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Comment Costco bargain (Score 1) 326

Dell XPS8700 from Costco (they sell XPS8900s now). Two actually; my son saved his money and bought one too. I found that I could only save about $100 doing my own build with the same components, and it was worth that to me to have a warranty and place to take it back to in case it broke.

i7-3770; not a 3770K, but this is an appliance, not a gaming rig, so no overclocking needed. 12GB RAM, 250GB SSD main drive, three 1TB secondary drives, one for Windows, one for Linux (Mint 18 Cinnamon under VMware), and one for backups.

Two-port KVM for this and my work computer, since I work from home. ("I got yer open plan RIGHT HERE, pal!")

Watch the prices in your Costco ads, and when the machines go on sale, which they do a few times a year, grab one.

Comment Scrabble FTW (Score 1) 637

taeniaeaxolotlstarniestrongyl

Tournament Scrabble players memorize lots of words, often without knowing their meanings (I don't know the meanings of the four seven-letter acceptable words above). Makes for cool passphrases for LastPass et al.

So for those who understand the maths, is the above passphrase harder to crack than the 20-random-printable-character passwords I have LastPass generate for me?

Comment Re: Never use Linux as a desktop (Score 1) 76

My daily driver runs Linux Mint 17.3 Cinnamon under VMware 12 under Windows 10. All of those have been stable enough that the only unplanned reboots are due to power failures longer than what the UPS can handle, or me attaching flakey hardware (i.e., my own damn fault). That's way more stable than Windows 95 ever was. Not to mention Win95's propensity for forced reboots ("You have moved your mouse. Windows 95 must be restarted for this to take effect. Would you like to reboot your computer now?").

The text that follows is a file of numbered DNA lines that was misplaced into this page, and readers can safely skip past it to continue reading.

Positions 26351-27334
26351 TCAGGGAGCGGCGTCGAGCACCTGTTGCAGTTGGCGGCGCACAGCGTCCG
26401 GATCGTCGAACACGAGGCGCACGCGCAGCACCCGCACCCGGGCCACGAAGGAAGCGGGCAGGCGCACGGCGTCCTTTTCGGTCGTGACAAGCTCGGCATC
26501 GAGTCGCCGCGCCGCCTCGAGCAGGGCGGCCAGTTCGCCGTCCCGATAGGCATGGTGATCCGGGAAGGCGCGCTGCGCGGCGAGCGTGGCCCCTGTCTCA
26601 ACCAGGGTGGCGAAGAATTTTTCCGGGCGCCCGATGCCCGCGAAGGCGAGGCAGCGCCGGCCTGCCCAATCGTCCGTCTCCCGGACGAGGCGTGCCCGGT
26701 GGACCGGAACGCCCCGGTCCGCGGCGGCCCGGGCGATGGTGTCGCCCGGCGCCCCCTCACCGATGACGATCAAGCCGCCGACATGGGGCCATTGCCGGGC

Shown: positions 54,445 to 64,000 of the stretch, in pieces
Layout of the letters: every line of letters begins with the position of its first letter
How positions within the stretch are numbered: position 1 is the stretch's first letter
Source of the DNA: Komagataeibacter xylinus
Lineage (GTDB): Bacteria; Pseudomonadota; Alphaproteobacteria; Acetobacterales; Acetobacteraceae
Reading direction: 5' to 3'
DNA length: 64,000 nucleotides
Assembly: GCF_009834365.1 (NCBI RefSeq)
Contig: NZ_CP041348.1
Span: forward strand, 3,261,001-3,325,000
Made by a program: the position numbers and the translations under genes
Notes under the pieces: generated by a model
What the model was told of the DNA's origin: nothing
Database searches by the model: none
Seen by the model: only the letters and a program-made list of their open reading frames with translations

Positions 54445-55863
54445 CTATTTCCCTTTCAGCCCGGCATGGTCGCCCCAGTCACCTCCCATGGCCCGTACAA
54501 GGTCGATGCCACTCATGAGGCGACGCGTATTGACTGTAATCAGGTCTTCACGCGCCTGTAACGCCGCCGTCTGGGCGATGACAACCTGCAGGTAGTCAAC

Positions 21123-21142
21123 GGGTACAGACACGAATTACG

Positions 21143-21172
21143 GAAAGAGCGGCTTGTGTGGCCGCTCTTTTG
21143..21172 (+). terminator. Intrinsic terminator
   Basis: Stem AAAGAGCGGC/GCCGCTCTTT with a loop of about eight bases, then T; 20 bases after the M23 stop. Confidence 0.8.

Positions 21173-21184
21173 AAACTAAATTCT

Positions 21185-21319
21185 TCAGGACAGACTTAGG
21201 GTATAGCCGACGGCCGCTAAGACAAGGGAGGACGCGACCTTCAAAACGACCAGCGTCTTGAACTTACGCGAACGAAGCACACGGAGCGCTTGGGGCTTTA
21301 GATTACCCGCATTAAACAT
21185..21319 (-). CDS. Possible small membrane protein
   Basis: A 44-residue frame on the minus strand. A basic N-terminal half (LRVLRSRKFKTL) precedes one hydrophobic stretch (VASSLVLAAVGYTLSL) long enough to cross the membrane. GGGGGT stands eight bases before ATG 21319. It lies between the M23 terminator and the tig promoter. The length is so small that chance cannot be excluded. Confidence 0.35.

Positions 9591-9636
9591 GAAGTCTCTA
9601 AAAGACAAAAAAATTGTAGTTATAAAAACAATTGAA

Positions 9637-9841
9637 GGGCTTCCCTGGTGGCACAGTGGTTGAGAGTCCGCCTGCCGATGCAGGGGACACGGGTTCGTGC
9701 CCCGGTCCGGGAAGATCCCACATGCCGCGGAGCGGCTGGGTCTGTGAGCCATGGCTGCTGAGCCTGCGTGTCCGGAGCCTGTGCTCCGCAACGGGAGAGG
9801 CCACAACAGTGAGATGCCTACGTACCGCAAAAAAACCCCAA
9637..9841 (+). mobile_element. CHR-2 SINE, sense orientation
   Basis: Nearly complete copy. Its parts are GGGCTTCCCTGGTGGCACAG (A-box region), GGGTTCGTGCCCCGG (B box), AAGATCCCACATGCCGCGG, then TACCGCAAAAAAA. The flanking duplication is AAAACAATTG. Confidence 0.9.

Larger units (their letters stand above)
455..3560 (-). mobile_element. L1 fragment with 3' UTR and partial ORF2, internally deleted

Comment Re:"Cents per gigabyte" (Score 1) 272

Mine was for an AT&T 7300, aka "Unix PC". I worked at AT&T during those years; there were 6300s everywhere. If you knew the right people and were on good terms with your boss, you could get a 7300 on your desk (until they discontinued them, at which point all the employees snapped them up at a deep discount). I remember that the biggest 6300 full-towers practically needed a pallet jack to lift.

Comment Re:I am afraid (Score 1) 219

Unfortunately, there's something to that. Over the last 35 years I've done just about every job there is in software development, and the vast majority of it more strongly resembles a skilled trade than a scientific pursuit. Since I have no desire to be a researcher or a manager, I prefer it that way.

Chalkboard-based computer science that starts with phrases like "let sigma represent..." has been a very small part of the work I and my peers have done, usually around conversations about it deadlocking, running in quadratic time, and whatnot. We build things, and we use a pretty well-defined set of skills to do that, skills that do not have to be taught as part of a baccalaureate degree. (OTOH, things like political science and psychology, which you wouldn't get in a trade school, have direct application to working in large organizations.)

I married a chemist, and our best friends are a mathematician and a biologist with PhDs. I am NO scientist.

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